Thursday, January 24, 2013

Traveling with cats

Who, me?

The most challenging part of this move was, of course, dealing with the cats. Our two blind cats travel relatively well--that is, as long as I let them roam freely about the car, they don't freak out too much. Because they're blind, they can't really see what's going on; one of them will usually settle on the armrest between the seats, and the other will settle on my lap. They have no interest in eating or drinking (or using the bathroom) while they're in the car, even if those things are  made available, even if it's a 12-hour drive.

The downside is that they're roaming freely about the car; even once they've settled and stopped yowling (mostly), they'll still get up periodically and wander. Just to make sure everything's the same, I suppose. Also, they're not eating or drinking or using the bathroom; while that's less of a hardship for animals, I still worry about them. The constant in and out of the car for a week has taken its toll on one of them--she's lost some weight.

Fortunately, they've had a few days to recover, and since they've moved cross-country before, I have no reason to doubt they'll settle into our new home nicely.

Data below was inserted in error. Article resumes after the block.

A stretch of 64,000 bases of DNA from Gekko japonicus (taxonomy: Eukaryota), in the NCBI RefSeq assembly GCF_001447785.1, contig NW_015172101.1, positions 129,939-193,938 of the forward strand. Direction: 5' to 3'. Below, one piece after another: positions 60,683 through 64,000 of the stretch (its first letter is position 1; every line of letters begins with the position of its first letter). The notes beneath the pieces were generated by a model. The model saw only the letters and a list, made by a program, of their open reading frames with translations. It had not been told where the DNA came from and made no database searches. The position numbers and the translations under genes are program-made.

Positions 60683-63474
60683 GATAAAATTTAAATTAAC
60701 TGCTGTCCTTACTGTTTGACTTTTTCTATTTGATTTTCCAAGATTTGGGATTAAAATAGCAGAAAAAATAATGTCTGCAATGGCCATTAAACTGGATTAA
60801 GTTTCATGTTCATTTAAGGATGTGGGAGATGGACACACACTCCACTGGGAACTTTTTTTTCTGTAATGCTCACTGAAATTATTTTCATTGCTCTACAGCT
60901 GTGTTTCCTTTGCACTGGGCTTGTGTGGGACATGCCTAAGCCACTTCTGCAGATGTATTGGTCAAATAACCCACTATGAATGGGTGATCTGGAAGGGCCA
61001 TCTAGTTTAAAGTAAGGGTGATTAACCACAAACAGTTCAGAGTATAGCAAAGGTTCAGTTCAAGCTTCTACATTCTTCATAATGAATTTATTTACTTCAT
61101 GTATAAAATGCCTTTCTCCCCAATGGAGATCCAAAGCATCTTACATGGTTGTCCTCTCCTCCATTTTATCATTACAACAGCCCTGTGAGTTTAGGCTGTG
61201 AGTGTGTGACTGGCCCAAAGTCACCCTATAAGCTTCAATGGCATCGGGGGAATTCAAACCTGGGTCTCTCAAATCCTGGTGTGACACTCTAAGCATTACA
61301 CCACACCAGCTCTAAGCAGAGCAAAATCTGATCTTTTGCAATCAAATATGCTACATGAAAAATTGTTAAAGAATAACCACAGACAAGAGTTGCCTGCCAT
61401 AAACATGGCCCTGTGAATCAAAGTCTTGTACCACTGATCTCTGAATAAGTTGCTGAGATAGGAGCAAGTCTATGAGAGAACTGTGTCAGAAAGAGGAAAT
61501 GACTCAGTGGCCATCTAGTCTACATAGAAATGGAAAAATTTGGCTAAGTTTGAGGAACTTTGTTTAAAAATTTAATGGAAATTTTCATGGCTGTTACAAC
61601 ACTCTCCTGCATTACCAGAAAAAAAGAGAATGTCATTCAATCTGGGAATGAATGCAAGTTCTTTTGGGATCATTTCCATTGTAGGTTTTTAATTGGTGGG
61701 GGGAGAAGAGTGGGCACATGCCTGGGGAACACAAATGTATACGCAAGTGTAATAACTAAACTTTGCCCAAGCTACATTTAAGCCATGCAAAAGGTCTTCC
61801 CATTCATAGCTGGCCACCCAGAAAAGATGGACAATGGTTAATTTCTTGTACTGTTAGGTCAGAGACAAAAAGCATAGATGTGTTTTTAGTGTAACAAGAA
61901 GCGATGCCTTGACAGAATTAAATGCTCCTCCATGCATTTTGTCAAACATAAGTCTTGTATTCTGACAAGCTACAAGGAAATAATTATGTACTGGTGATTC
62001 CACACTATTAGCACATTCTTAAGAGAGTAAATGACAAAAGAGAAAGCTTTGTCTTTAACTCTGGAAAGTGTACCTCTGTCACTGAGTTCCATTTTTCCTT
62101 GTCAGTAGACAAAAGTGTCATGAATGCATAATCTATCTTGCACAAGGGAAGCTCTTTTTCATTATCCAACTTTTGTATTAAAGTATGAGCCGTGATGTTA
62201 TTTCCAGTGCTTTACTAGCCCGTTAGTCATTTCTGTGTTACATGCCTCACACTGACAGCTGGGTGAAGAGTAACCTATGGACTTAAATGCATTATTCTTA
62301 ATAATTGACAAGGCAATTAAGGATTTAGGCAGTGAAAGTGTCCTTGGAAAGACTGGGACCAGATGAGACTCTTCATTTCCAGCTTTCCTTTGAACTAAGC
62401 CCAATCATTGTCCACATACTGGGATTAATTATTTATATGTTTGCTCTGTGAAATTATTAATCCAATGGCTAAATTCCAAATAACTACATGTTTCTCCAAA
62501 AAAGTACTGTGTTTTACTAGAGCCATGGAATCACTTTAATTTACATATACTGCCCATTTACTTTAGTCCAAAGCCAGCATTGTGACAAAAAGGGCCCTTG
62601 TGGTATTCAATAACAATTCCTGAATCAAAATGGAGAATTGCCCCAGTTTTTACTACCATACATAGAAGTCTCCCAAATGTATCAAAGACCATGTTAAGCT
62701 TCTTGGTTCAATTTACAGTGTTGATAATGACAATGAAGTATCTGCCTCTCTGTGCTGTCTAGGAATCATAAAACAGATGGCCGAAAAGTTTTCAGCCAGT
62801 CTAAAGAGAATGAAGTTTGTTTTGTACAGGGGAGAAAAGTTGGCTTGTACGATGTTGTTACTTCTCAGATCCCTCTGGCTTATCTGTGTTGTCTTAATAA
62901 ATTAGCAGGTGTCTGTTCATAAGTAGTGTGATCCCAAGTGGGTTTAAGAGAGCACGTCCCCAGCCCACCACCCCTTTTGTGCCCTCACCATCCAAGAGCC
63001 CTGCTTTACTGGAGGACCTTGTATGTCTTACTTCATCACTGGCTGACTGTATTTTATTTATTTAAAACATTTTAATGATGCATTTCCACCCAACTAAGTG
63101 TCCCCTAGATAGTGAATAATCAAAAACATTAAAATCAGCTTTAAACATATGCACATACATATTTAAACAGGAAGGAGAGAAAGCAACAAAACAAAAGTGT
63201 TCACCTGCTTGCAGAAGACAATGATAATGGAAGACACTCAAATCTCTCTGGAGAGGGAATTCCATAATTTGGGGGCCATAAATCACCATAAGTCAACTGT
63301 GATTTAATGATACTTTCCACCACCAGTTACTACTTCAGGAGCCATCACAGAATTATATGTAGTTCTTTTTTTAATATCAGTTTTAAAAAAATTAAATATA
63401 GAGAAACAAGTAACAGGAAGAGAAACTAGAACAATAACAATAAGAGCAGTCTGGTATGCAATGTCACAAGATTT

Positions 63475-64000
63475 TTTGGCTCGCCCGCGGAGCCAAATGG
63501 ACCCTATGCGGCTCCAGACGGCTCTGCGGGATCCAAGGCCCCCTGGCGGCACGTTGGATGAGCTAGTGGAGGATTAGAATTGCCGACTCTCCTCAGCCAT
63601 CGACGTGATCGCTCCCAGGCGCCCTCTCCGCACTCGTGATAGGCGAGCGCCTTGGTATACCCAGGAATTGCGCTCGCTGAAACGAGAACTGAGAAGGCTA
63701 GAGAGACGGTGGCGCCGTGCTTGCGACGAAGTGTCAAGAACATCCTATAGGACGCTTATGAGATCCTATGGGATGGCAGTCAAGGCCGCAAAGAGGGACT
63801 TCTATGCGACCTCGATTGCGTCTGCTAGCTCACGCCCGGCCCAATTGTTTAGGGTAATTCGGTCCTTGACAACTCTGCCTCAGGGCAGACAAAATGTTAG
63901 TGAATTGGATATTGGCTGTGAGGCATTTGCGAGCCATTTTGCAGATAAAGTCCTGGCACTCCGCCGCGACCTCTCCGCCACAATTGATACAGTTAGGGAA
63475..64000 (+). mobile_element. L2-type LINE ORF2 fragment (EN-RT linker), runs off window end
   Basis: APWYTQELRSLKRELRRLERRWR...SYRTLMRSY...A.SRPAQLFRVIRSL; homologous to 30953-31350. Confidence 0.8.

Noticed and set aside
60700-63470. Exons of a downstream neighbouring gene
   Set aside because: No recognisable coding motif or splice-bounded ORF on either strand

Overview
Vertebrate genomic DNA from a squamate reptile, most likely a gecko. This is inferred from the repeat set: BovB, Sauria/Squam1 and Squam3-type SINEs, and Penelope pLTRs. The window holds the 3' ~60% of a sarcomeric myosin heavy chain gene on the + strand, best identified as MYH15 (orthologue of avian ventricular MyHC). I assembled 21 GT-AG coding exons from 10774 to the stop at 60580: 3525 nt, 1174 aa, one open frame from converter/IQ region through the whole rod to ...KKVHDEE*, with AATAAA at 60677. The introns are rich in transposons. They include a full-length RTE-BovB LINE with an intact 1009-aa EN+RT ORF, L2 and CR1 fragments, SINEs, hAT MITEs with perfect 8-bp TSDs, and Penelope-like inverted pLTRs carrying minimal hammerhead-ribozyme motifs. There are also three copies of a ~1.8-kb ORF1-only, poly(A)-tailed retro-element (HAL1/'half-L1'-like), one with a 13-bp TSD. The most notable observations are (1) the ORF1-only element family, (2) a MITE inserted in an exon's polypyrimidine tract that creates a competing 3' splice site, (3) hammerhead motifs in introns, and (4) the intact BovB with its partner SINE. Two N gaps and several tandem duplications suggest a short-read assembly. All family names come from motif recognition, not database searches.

If you are traveling cross-country with pets, here are some pointers.

I bought a supply of heavy-duty aluminum foil roasting pans at Sam's Club, and used those as disposable litter boxes. I had a bag of cat food, some newspapers, a scooping thing, a jug of cat litter, and two Tupperware containers. Every night, I put down some newspaper, put some litter into a foil pan, and set out the Tupperware dishes with cat food and water. In the morning, I just folded up the foil pan and dropped it in the trash, and put the lid on the food and water dishes and away we went.

Try to pack lightly. We couldn't really, because we were moving as opposed to going on vacation, but the more room your pets have in the car, the happier they'll be.

Put some towels down. Cat hair (or dog hair) will get all over the seats.

Keep some treats handy for when they're particularly stressed.

Make sure you're stopping at pet-friendly hotels. Some chains claim to be pet-friendly, but then will charge you $100 a night, per pet, non-refundable, which in my mind is not really pet-friendly at all. The two cheapest and most reliably pet-friendly chains are Motel 6 and La Quinta. Motel 6 is the cheapest and most ubiquitous; La Quinta is a little bit more expensive, but it's also nicer, and you get free breakfast and coffee starting at 6 am. Both have rooms with mini-fridge and microwave.

Keep some Febreze and paper towels in the car. Just in case.

Napping on my leg

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